Saturday, April 19, 2014

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Autistic children take pictures with Santa

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CNY/NNY/S. Tier: Autistic children take pictures with Santa
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Visiting Santa is something little ones and their parents look forward to every year, but for some children, waiting in a long line and sitting on Santa's lap can be terrifying. A special time was set aside for those children this weekend at the Sangertown Mall, where Santa spent extra time with Autistic boys and girls. YNN's Cara Thomas shows us how Sensory Santa helped these families get the perfect picture they've never been able to achieve before.

NEW HARTFORD, N.Y. -- For most young children, sitting on the lap of a big man in a red suit with a white beard can be confusing and scary. Especially for kids with Autism. And a busy day at the mall doesn't allow much time for those children to get acclimated.

"There's usually a long line during the day so there's other people that are anxious, other children that are crying, parents want to move it along and there's a lot of people around the mall," said Michael Arcuri. His daughter Sophia has Autism.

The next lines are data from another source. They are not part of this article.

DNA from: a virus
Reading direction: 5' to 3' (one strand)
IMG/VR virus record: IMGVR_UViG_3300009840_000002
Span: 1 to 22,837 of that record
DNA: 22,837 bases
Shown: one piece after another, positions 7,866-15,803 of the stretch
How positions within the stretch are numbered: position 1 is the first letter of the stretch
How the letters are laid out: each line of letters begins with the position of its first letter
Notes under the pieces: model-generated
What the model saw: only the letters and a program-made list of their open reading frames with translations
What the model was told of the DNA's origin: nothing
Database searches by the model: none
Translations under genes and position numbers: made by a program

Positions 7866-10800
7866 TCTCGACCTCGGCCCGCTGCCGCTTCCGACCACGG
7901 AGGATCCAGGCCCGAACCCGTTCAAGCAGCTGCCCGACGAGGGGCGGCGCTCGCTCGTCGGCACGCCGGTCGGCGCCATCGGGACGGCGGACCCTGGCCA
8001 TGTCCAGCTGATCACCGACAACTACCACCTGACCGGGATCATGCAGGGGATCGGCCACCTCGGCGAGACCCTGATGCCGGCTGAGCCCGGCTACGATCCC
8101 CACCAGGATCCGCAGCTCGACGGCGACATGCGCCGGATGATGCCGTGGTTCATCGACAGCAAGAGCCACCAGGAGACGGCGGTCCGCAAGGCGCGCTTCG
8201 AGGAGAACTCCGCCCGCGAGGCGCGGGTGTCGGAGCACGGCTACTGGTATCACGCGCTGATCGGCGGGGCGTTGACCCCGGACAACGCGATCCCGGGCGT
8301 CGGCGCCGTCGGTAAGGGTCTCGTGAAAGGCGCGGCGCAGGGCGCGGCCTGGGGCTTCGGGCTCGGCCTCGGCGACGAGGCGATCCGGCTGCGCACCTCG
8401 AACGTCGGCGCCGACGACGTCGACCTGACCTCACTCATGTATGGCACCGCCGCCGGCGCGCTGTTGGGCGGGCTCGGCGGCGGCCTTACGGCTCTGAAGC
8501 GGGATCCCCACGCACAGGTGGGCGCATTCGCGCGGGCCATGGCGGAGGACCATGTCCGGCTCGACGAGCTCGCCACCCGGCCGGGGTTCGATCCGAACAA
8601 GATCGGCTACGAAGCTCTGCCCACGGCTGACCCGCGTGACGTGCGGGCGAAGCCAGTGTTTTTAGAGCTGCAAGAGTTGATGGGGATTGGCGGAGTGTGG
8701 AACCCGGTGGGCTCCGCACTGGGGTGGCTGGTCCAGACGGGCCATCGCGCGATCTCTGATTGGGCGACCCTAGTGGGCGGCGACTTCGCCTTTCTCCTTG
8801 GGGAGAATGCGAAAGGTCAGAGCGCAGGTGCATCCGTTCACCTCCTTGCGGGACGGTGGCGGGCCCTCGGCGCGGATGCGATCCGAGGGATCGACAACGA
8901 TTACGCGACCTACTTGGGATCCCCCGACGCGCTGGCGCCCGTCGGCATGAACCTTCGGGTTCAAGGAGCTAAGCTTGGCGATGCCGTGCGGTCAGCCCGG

"For children on the spectrum or for children with sensory issues because the lights, the noise the hustle and bustle all around them doesn't afford the opportunity to be more relaxed and to be able to take their time approaching Santa," said Nancy Seller, Vice President of Early Childhood Services and the Kelberman Center.

This weekend Santa came to the mall a few hours early to visit with the children who needed a little extra time.

Sensory Santa has been going on for three years, a collaboration between the Early Childhood Direction Center and the Kelberman Center.

"What we try to do is we have the event in the morning before the mall actually opens with the lights a little lower, there's no music on and we allow enough time so that we can go at the child's pace," said Santa.

Even in this calm setting some children, no matter how much they want to, still have trouble approaching Santa. They'd sit and watch from many feet away or begin to cry. But Sensory Santa says he's trained to know exactly what to do.

He said, "I think the children can feed off of some of the nervousness when people aren't sure what to do. So I just try to remain calm and give them the different types of sensory input that they need."

"You just appreciate the fact that there are opportunities like this for you to do the same kind of things with the kids but in a setting that makes them feel more comfortable, and that's what it's really about, you want your children to be, it's not about the parents, it's about the children. And if they're not comfortable then there's no use doing it," said Arcuri.

And with time and patience, many of the children got their perfect picture with Santa. A moment many parents say they've been waiting years to capture.

Sensory Santa will be returning to Sangertown Mall on Sunday. He will be there to visit with special needs children from 8 a.m. until 9 a.m. ClientIP:, UserAgent: CCBot/2.0 ( Profile: TWCSAMLSP